Battles are fought in a turn based fashion with character order being somewhat random. Sometimes the player is able to dispatch all enemies before they get a single move in, other times half the party is dead before there is even an opportunity for a button to be pressed. Each quest takes place on an overhead map that somewhat resembles a board game where the player travels to the next objective marker, fighting and collecting treasure on the way. With the exception of exploration quests, there is a finite number of moves that are allowed to complete the quest. Enemies are represented by different colored moving pieces. Purple ones are weak, red ones are strong, orange ones have high rewards but at a high risk. Some obstacles can be surpassed by spending a few turns passing through them or in some cases the option to just rush through them but take a twenty percent penalty to the hit points is available. Certain items can outright destroy them without costing multiple turns.
There is no shortage of ways to occupy time waging war. There is a single player campaign that includes a rivalry with another top notch mercenary named Weisse. He is an attempt at both a rival and comic relief but sometimes his cluelessness and overzealous enthusiasm to cross swords seemed more forced than funny most of the time. There are side quests available in this mode including the opportunity to explore areas to grind for experience, gold, and treasure. The exploration mode is nice because there is no limit to allowable moves which can make a more relaxed approach to getting some extra items. There is a war mode which allows the player to sign a contract with one of the four warring kingdoms. This is where you can pit your band of mercenaries against the troops working for other players. You can engage in skirmishes directly against other people to acquire territory for the kingdom that has you on payroll, or this can be used as a passive opportunity to gain some money and level up your characters. Each troop you control consists of four characters, and in the war mode they can actually be six members. You are able to have six different troops, so referring back to the complexities mentioned earlier with juggling four very different character classes, all that can be spread across six different troops with four or six slots depending on the preferred game mode.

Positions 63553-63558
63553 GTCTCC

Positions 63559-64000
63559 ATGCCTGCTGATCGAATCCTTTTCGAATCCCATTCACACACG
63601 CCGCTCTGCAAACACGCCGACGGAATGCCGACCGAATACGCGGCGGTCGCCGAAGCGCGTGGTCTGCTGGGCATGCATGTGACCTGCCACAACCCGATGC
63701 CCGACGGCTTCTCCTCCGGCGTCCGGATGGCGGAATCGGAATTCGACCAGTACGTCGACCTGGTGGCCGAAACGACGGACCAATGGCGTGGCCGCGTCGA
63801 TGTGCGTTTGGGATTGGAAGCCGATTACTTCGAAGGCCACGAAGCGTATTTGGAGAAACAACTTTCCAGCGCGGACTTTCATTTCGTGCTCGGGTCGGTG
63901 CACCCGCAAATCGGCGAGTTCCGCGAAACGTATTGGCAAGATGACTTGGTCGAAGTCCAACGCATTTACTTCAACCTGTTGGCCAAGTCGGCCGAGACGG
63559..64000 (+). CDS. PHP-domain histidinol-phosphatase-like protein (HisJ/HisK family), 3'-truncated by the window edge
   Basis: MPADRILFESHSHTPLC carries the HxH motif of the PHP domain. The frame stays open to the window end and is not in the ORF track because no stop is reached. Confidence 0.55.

There is a story in the single player campaign that does not get too interesting until later in the game, something about some magic sword that is coveted by some rather evil characters. It’s serviceable within the game but nothing too extraordinary. The tactical combat is the real star of Grand Kingdom. The freedom is present to switch allegiances with any kingdom you desire once the contract expires, and during the review process I didn’t care at all about which kingdom was winning the war. Like a true sellsword, I only cared about putting together a powerful team and figuring out how to beat whichever kingdom was my employer’s enemy.
Grand Kingdom takes some time to get going, but once it does, it’s a great tactical RPG. The dialog and story are not the highlights of the game, but the battle system makes up for it. Getting true finesse on the battlefield does require a certain amount of trial and error which can be frustrating at times. Some battles feel cheap, like when the enemy wins the initiative and none of your characters can escape the target range for their catapult and three of the four are dead at the start of the second turn. Luckily this is the exception and not the rule, and there were no instances of that happening that were unable to be overcome in a subsequent attempt. The battle system in place is deceptively complex, figuring out the best possible class combination and strategy is something that only had its surface scratched during the review process. The team assembled was quite formidable, but given another week something even more devastating on the battlefield could be put together. With near infinite party combinations and countless hours of quests and war, Grand Kingdom is indeed quite grand.